Expect growth in 'in-stream solutions'
Southern Water's water strategy manager, Meyrick Gough, says that in-stream catchment solutions have real potential in coming years. Speaking to WWT, he said that "through some engineering you can create smaller habitats within the river to improve the hydro-ecology".
He added: “You could also improve the resilience of the river so instead of one broad simple profile, you almost end up with a ‘stepped’ profile which means that when you get to lower flows, you still maintain velocities in the river.”
Some water companies have already looked at in-stream approaches, Gough singles out Wessex as a pioneer. He also has praise for fishing clubs restoring gravel beds for breeding and shade.
He said the Environment Agency (EA) has also demonstrated where in-stream schemes have helped with the health and ecology of the river.
“For a water resource planner, it is the best area of growth of solutions that we can help effect some changes on, because I know I have to get all of our water supply system to a point where it meets all the challenges it has in the future,” Gough said.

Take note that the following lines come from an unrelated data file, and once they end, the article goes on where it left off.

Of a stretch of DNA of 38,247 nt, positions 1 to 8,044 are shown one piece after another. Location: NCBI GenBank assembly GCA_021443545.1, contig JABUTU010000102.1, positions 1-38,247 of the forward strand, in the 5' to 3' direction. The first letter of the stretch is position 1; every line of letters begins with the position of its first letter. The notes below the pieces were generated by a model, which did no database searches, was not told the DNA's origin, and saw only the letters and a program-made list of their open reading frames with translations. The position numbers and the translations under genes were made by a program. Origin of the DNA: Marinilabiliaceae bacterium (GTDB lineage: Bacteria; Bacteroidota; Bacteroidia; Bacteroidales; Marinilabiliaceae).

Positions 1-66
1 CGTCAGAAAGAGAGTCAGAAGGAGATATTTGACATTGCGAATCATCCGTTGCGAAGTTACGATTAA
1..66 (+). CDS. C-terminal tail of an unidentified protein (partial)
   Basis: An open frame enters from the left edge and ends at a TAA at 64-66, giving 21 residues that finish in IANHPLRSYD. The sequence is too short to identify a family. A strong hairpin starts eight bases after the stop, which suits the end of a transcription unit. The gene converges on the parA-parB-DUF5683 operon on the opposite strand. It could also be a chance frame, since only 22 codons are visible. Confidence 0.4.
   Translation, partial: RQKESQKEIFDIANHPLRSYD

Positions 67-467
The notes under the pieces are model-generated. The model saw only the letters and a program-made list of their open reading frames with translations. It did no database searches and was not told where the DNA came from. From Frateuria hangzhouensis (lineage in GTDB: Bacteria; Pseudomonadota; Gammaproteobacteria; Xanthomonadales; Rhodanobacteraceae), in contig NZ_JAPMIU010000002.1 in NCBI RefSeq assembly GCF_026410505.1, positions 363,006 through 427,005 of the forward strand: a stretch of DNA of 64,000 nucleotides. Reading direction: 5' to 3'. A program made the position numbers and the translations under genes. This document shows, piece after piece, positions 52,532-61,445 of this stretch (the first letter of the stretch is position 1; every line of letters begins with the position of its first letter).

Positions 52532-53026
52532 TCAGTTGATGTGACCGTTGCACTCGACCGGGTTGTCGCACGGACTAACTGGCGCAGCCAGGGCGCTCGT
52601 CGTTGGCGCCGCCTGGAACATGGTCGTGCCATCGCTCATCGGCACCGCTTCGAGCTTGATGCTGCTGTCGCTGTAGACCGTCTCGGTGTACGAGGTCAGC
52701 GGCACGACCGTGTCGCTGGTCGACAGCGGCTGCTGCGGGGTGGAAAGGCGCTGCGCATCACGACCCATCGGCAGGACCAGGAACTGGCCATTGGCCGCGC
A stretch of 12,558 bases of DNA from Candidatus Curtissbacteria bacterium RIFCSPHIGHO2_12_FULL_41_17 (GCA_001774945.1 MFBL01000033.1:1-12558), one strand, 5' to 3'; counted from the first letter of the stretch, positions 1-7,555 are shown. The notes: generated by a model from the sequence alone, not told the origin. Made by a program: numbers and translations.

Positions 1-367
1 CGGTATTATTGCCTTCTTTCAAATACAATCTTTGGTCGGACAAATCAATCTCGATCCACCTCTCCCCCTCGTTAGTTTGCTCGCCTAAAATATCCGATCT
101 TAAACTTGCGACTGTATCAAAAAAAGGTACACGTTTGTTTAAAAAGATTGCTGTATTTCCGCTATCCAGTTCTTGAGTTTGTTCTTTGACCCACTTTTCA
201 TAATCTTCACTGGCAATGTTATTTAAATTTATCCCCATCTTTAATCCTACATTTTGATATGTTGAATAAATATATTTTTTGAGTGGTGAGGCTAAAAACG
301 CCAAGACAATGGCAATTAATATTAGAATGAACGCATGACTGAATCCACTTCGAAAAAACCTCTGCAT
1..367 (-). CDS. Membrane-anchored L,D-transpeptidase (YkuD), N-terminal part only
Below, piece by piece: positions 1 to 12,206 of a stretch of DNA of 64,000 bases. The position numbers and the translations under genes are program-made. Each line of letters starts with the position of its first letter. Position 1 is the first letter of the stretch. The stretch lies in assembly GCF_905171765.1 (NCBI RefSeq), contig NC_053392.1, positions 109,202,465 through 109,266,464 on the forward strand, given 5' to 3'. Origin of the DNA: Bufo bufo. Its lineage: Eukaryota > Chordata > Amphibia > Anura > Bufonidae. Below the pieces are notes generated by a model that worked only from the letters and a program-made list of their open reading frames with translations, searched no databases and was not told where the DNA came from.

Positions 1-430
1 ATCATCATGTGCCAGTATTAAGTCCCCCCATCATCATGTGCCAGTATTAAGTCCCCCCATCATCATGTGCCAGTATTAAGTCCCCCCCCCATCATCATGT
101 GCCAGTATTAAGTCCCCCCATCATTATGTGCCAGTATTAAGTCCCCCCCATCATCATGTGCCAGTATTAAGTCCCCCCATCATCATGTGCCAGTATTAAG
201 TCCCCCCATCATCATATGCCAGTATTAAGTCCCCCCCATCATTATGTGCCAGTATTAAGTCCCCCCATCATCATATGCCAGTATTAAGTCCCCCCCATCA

He believes that getting involved with the in-stream catchment can make the region more resilient to drought, better aligned to the Water Framework Directive and more efficient in terms of abstraction. It also delivers year-on-year improvement.
“I know we can just keep going with end-of-pipe solutions …but you always want to try to look at innovative ways,” he said.
The full interview can be read in the next issue of WWT – out early November.
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